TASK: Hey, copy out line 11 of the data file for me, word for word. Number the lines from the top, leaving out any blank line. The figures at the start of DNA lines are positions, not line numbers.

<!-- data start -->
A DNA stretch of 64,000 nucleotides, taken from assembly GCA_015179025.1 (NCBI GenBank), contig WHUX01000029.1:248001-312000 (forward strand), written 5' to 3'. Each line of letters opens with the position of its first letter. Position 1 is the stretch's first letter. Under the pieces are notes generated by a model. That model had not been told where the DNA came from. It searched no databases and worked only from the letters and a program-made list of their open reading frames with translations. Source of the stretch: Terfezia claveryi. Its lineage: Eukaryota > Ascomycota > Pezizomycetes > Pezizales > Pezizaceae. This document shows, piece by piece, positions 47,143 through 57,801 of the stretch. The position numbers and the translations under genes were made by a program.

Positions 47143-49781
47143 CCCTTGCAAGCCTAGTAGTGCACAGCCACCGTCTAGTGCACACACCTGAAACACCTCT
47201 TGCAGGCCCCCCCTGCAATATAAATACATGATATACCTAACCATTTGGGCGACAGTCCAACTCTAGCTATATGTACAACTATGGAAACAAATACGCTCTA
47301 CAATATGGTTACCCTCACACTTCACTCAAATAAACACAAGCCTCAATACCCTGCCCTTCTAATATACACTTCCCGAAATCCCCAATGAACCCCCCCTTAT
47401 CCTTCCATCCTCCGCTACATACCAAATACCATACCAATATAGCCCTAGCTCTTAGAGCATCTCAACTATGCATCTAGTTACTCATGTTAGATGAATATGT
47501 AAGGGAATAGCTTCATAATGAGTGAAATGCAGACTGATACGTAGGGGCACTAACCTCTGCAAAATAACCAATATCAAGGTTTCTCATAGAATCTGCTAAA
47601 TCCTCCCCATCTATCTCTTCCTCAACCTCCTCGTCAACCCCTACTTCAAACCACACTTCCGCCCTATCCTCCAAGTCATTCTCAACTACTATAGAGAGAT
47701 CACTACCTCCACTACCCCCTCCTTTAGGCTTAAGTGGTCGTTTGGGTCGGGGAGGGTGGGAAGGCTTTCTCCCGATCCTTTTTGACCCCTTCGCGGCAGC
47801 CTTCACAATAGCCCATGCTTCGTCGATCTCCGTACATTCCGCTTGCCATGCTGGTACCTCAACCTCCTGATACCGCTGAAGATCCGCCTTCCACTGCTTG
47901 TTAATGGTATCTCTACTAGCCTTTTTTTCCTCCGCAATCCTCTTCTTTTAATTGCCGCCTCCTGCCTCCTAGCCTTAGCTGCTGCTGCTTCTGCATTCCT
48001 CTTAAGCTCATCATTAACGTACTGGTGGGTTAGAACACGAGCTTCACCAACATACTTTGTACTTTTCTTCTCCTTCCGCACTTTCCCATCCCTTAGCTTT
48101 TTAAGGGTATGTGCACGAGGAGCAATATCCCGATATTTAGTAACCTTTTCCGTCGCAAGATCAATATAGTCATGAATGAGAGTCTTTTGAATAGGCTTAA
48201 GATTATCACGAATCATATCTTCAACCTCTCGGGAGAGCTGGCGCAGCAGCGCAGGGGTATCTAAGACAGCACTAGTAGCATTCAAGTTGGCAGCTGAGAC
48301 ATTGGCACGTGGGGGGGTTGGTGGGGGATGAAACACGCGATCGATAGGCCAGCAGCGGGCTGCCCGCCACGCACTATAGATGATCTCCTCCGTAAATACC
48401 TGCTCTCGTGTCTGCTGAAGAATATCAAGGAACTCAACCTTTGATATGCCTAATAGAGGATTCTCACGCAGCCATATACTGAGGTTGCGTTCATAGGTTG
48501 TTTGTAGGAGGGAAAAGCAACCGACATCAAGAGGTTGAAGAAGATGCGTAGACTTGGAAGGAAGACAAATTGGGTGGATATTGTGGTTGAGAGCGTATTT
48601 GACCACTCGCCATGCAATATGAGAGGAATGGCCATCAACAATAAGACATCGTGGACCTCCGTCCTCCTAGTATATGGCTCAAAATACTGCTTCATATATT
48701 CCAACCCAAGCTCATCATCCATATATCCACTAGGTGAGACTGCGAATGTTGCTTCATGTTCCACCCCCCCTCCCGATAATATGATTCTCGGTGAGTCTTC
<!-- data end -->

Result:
47901 TTAATGGTATCTCTACTAGCCTTTTTTTCCTCCGCAATCCTCTTCTTTTAATTGCCGCCTCCTGCCTCCTAGCCTTAGCTGCTGCTGCTTCTGCATTCCT